Film on Fridays: Everything Is Terrible! The Movie!July 24, 2009
I don’t know if I’ve mentioned this before. I’ve probably never mentioned this before. But I fucking love Everything is Terrible!. For those not keen on the premise, the good folks at EiT! essentially go around finding old video tapes and things from discount bins and small-town libraries and hunt through them for the most awkward and ill-thought-out bits, which they then edit humorously and display on their wonderfully basic-Blogspot-format internet-nickelodeon. It is the job that I would take if I had to kill a plump white baby with my teeth to get it.
About a month ago, EiT! came out with their first feature movie made of strung-along clips, titled, puzzlingly, Everything is Terrible! The Movie!, which you can order in DVD form from their website. So far, the DVD has received a pretty glowing review from the Onion AV Club, and has been viewed by me two (2) times. What could my impressions be? Will I be let down? Will I regret sending $20 to people for mashing together stolen intellectual property?
You better read this review to find out! This is incredibly important for you to do!!!
Everything is Terrible’s schtick is actually nothing really new to the internet — people have been refining horrible media into easily digestible YouTube clips for literally years now, and websites devoted to consolidating them are almost passe at this point. But EiT is unquestionably different, both in its approach and presentation of material. Perhaps the most obvious is that in between the lines of the spliced-together VHS’s, there’s a certain fondness for the medium. Even though its mission is clearly to point out the ridiculousness of the source video, it retains a kind of reverance for the whole mode of life encased in the video tape: the low fidelity (an issue even during the emergence of VHS), the air of having been picked out of a bargain bin or received in the mail to promote a product, the ineptness of all of it, EiT treats it with a touch of fond rememberance. Even the packaging of the DVD is peppered with facsimiles of those dumb circular stickers they’d put on the boxes at the video rental wall at Long’s Drugs. This kitschy respect almost makes other sites seem crass or spiteful in comparison.
Another unique aspect of EiT seems to be its ability to analyze the patterns of why certain horrible things are horrible in the way they are. The film presents this in an excellent way, by almost establishing a kind of narrative to the viewer: we are strung along the clips in a very directed way, moving pretty seamlessly from snippets focused on telling you not to do drugs, to awkward self-defense lessons for children, to losers telling you how to be successful. Throughout the hour or so of material on the DVD, a realization began to set on me about what it was that was terrible about each clip. What exactly is terrible isn’t so much the clear lack of craftsmanship or talent or originality, but the unnaturalness and blatant misunderstanding of what it is that people actually do and want. Most of the videos showcased are from didactic material — videos given to people to teach them something or convince them that they need something. And they are terrible at doing either of those things.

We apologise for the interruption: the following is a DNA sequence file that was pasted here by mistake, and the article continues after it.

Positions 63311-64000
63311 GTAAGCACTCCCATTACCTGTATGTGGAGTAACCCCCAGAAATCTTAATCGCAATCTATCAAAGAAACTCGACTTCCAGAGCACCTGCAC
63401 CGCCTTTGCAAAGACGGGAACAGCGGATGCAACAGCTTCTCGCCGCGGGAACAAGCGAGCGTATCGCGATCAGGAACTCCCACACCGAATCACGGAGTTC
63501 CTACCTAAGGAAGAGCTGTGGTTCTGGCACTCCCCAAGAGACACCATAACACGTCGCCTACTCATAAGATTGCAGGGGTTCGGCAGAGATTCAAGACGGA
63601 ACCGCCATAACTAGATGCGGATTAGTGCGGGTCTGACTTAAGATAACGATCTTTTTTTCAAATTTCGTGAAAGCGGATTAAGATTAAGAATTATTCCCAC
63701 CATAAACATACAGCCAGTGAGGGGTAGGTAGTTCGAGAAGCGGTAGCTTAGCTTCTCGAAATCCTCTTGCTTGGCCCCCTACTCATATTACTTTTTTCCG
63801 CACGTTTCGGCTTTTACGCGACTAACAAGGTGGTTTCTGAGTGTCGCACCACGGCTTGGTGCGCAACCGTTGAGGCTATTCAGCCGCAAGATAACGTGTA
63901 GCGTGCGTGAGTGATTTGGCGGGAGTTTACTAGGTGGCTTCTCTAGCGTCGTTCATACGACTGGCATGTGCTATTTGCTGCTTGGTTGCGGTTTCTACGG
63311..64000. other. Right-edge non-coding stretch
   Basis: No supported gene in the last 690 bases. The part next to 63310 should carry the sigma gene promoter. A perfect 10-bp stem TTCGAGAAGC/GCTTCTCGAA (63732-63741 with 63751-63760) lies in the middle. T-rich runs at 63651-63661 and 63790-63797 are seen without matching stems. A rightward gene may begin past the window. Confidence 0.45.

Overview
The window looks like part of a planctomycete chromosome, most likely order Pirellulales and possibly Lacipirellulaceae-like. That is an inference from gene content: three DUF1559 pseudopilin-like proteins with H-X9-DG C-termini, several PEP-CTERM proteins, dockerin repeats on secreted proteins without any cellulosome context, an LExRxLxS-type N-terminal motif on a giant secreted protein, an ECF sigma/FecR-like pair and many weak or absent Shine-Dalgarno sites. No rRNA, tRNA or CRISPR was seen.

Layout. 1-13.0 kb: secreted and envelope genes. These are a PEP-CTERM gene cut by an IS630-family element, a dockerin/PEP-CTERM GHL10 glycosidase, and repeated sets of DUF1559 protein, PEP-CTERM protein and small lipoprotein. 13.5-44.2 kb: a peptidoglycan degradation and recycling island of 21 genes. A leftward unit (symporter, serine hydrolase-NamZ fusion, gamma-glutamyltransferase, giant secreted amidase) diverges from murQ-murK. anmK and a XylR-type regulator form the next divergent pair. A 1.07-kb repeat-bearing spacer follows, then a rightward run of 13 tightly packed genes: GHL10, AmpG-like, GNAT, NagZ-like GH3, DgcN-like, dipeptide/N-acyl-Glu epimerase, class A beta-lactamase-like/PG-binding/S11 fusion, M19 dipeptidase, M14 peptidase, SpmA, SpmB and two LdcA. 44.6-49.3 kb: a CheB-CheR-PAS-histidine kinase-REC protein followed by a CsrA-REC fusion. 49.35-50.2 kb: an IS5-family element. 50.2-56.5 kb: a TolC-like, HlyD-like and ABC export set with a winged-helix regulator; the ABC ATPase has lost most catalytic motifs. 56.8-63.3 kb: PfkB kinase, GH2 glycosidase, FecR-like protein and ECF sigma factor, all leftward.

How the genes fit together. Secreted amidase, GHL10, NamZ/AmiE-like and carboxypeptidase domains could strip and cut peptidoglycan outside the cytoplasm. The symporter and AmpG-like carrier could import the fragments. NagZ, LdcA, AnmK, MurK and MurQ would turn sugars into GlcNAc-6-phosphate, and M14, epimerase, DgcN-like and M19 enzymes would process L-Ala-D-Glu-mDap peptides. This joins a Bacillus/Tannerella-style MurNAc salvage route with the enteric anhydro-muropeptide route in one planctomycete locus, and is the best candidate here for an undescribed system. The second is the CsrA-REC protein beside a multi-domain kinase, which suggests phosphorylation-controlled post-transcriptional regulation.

There’s a large sequence in the opening of the film where several authoratitive figures state into the camera that the video you’re currently watching might be the most important thing you’ve ever watched in your life, and that you owe it to yourself to watch intently and heed its advice. It’s only revealed later that these men are talking about things like hair growth formula and moon-landing conspiracies and transparent fraud from Kevin Trudeau. EiT seems to expose an industry that thrived in the late 80′s and early 90′s where people with obvious crippling problems told people how to live their lives through the medium of VHS, and made it seem like the most important thing in the world. The reason we don’t really remember this industry is because they failed miserably. It maybe speaks to the understated intelligence of the American consumer that this guy didn’t strike it rich with this slapshod didact crap. Even when EiT takes on feature films, which are slightly less geared towards persuasion, the actors and directors and everyone involved seem to share a common misunderstanding of what their audience could possibly relate to.
Maybe the lesson of Everything is Terrible! is actually how vain we are when we judge a piece of media — in order to appreciate it, we must see some semblance of ourselves within it; some piece that we can understand in the context of our own experience and identity. It is the lack of this, the seemingly foreign and unnatural and inexplicable that we see in EiT’s collections and react to, with both humor and puzzlement and wonder. One might even call our need to call the different and strange “illogical” or “laughably stupid” slightly culutrally imperialist. Perhaps it is we…who are terrible.
Or maybe it’s funny because the videos are creepy and weird and the dudes edit them pretty funnily. Either way I still fucking love Everything is Terrible! and I fucking loved their DVD. ONE BILLION STARS FROM ME, DAVID, DAVID HOLLINGSWORTH, SQLOG WRITER.